Presidents define themselves in all different ways, and with only a few months left in office, President Obama has dropped a summer playlist (or rather, two — one for daytime listening and one for the evening) that will be among his final statements before leaving office. Obama has seen his approval ratings go higher than usual this year, and he’s been in a don’t-give-a-damn phase of his presidency, but few politicians do anything without calculating how it will land. This release, for instance, may’ve been timed to head off Donald Trump’s accusation that Obama was “the founder of ISIS.” In any case, it’s worth looking at as a document of how the president wants to see himself as well as how we wants us to see him.
At the most general level, this is a smart, wide-ranging list, with a mix of hip-hop, rock, jazz and funk. There’s not much on it that’s obvious or overplayed, and it all tends to be music that someone who really listens might like: This is not just what TV commercials and big marketers beam at us.
And while it’s hard to know how much this was put together by a committee for image-massaging, it certainly looks like something a guy like Obama — an educated, cosmopolitan black man in his early 50s who has cared about music for a long time — would really listen to. That is, while it’s fashionable in some ways, it doesn’t seem to be straining to capture “what the kids are listening to.”
Let’s break it down a little more specifically.
Given the enormous enthusiasm with which GOP candidates have embraced rap, Obama’s list may have less hip hop than, say, Marco Rubio’s equivalent might have. Generally, Obama has chosen hip hop from the smarter, less violent side of things. Chance the Rapper and Common also have the advantage of being, like Obama, from Chicago.
Obama’s hip hop selections have two notable omissions: Kanye West and the Beyonce. Obama may simply not be moved by the often-abstract music of his fellow Chicagoan. And the music from “Lemonade” may be too politically confrontational for Obama to feel comfortable putting it on his list. (This said, his list is not free of political or protest-driven content.) It may also come from his interest in not picking anything obvious, and at this point West and Beyonce are pretty hard to escape. (Obama has also famously called West "a jackass.")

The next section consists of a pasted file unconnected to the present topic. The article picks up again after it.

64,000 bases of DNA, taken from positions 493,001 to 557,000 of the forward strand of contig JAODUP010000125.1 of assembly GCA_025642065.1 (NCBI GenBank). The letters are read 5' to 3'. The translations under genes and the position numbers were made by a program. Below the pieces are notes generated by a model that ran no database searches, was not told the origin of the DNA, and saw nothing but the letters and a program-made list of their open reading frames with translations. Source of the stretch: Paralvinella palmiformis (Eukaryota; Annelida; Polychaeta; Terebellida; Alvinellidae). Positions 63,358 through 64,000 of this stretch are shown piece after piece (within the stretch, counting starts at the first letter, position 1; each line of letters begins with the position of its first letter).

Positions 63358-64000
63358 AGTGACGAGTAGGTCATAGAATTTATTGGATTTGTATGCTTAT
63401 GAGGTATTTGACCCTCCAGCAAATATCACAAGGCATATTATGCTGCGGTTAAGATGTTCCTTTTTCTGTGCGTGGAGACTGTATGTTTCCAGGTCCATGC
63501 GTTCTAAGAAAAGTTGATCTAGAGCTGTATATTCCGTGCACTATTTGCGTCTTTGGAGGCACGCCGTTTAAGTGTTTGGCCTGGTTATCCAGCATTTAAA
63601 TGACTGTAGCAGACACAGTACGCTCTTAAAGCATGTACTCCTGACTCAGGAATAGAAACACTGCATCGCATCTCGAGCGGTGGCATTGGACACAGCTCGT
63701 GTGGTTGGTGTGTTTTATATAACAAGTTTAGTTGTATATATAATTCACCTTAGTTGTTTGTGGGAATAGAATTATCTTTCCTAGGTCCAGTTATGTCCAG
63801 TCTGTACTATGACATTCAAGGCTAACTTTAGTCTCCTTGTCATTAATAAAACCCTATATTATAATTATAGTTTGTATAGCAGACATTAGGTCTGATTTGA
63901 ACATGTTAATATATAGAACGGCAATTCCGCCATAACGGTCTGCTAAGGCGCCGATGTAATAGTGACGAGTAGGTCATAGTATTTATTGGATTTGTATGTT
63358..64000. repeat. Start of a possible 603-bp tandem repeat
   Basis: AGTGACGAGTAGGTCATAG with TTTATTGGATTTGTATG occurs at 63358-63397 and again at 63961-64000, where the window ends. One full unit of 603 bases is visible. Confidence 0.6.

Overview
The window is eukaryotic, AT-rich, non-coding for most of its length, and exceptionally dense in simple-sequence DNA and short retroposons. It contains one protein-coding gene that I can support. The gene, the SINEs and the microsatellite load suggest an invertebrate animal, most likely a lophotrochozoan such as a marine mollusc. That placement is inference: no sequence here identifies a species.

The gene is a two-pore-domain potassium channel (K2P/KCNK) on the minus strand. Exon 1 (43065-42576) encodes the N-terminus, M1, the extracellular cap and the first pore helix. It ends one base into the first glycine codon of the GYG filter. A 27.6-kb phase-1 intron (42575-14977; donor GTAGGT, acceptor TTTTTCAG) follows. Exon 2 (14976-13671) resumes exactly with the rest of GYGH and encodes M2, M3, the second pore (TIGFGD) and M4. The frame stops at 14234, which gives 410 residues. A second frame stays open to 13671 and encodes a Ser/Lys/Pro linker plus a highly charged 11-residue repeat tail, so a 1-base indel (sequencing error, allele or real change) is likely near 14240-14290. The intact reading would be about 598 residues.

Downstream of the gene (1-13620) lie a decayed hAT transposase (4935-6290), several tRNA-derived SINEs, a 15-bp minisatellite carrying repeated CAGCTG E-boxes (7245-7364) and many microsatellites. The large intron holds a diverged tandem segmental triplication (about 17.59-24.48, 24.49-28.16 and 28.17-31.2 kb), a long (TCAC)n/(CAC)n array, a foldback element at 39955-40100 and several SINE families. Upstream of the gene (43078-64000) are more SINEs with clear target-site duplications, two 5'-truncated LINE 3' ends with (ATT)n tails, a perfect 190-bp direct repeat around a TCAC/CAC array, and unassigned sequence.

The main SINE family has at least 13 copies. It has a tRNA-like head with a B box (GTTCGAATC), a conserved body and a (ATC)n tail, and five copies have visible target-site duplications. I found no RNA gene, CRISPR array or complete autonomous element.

Instead, he’s gone for critically acclaimed but not ubiquitous figures. Leon Bridges is not only a talented neo-soul singer whose style recalls Sam Cooke and the early Marvin Gaye, he’s given, like his models, to protest songs. (The pick here, “Smooth Sailin’,” is not one of them.)
The Bridges choice shows a larger theme here — Obama’s preference for a kind of retro cool no matter what the genre. Even some of the rap choices are retro, coming from artists informed by jazz and soul music. D’Angelo (“Lady”) and Anthony Hamilton (“Do You Feel Me”) are hardly identical, and they’re a bit less studied than Bridges, but they’re very deeply rooted in ‘60s R&B. Given Obama’s fondness for Al Green, they’re natural choices.
Same for one of the youngest musicians on the list, Courtney Barnett, the wry Australian whose wry songs are deeply original but also appeal to fans of Liz Phair and ‘60s Dylan.
Obama also makes some smart jazz choices. I’ve found Esperanza Spalding to be a little overrated — the jazz world has been so eager for someone like her that it’s flipped its collective lid despite the fact that her talents are probably not all filled in yet — but “Espera” is one of her most distinctive songs. The other jazz selections are well-known from major artists: Billie Holiday’s rueful “Lover Man,” Miles Davis’s pensive “My Funny Valentine,” and Charles Mingus’s soulful “II B.S.” would not be out of place in a Starbucks on a Wednesday afternoon. They’re also great songs, though, that are capable of turning newcomers on to jazz. (The Nina Simone choice, “Sinnerman,” is a little less familiar and probably not as immediately accessible.)
Did Obama pick Simone and Davis because of the recent movies? Maybe. (For what it’s worth, “My Funny Valentine” comes from a period well before the one portrayed in Don Cheadle’s film.)
When picking an Aretha Franklin song, Obama avoided easy choices likes “Respect” and “I Never Loved a Man,” picking the early ‘70s song “Rock Steady,” which is not hard to imagine provoking a family dance party.
And anything by Prince would be fine given the Purple One’s much-lamented departure. “U Got the Look” is a smart choice — catchy and not overexposed, and coming from perhaps Prince’s best album, “Sign o the Times.”
There’s only one place where the president picks a very famous song by a household name-size artists: There are better Beach Boys songs than “Good Vibrations” — and many that were not used by television commercials — but, hey, for a summer playlist, that’s not a bad choice.
Tone-wise, the songs he’s selected range from the sunny, mellow groove of the Aretha number to the complicate despair of Wale’s “LoveHate Thing,” from the extroverted fun of Janelle Monae’s “Tightrope” to the wistfulness of War’s “All Day Music.”
These two playlists, then, show us some of the qualities a lot of us will miss when Obama has left office. It shows the ability to listen to other people’s points of view: His taste on display here is not monochromatic the way I imagine that of a more rigid politician, whether George W. Bush or Bernie Sanders, would be. It's generationally hybrid, with a bit of Boomerism and a bit of Gen X attitude. It does not seem stage-managed as fiercely as a Hillary Clinton list would likely be. It’s not hostile and ignorant the way a Trump playlist would be. And it sounds like someone who really cares about music and wants to share some of his fervor.